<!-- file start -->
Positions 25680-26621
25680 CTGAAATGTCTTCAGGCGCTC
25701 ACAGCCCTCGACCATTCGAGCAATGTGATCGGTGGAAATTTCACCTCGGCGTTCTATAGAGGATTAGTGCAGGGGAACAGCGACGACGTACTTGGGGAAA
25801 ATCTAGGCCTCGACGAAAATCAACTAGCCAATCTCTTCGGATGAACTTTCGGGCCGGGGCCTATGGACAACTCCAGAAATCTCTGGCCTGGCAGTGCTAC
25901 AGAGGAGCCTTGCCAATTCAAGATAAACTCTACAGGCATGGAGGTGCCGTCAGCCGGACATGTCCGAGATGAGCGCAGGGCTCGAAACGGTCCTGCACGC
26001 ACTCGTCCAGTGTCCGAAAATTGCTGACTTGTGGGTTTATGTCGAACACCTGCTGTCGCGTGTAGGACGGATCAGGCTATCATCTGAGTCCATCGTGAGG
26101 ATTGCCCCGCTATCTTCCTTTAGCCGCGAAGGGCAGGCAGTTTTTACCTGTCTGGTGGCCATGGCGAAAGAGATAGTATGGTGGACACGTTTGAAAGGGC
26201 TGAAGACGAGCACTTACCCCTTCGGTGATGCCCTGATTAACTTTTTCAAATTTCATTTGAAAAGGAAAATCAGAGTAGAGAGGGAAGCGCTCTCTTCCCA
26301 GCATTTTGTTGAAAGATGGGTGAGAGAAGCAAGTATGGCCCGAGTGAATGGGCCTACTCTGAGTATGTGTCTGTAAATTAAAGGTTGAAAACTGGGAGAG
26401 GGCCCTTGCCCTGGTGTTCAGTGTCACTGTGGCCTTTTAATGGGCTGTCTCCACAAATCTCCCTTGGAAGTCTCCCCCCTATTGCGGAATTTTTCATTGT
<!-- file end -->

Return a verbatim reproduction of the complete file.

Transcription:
Positions 25680-26621
25680 CTGAAATGTCTTCAGGCGCTC
25701 ACAGCCCTCGACCATTCGAGCAATGTGATCGGTGGAAATTTCACCTCGGCGTTCTATAGAGGATTAGTGCAGGGGAACAGCGACGACGTACTTGGGGAAA
25801 ATCTAGGCCTCGACGAAAATCAACTAGCCAATCTCTTCGGATGAACTTTCGGGCCGGGGCCTATGGACAACTCCAGAAATCTCTGGCCTGGCAGTGCTAC
25901 AGAGGAGCCTTGCCAATTCAAGATAAACTCTACAGGCATGGAGGTGCCGTCAGCCGGACATGTCCGAGATGAGCGCAGGGCTCGAAACGGTCCTGCACGC
26001 ACTCGTCCAGTGTCCGAAAATTGCTGACTTGTGGGTTTATGTCGAACACCTGCTGTCGCGTGTAGGACGGATCAGGCTATCATCTGAGTCCATCGTGAGG
26101 ATTGCCCCGCTATCTTCCTTTAGCCGCGAAGGGCAGGCAGTTTTTACCTGTCTGGTGGCCATGGCGAAAGAGATAGTATGGTGGACACGTTTGAAAGGGC
26201 TGAAGACGAGCACTTACCCCTTCGGTGATGCCCTGATTAACTTTTTCAAATTTCATTTGAAAAGGAAAATCAGAGTAGAGAGGGAAGCGCTCTCTTCCCA
26301 GCATTTTGTTGAAAGATGGGTGAGAGAAGCAAGTATGGCCCGAGTGAATGGGCCTACTCTGAGTATGTGTCTGTAAATTAAAGGTTGAAAACTGGGAGAG
26401 GGCCCTTGCCCTGGTGTTCAGTGTCACTGTGGCCTTTTAATGGGCTGTCTCCACAAATCTCCCTTGGAAGTCTCCCCCCTATTGCGGAATTTTTCATTGT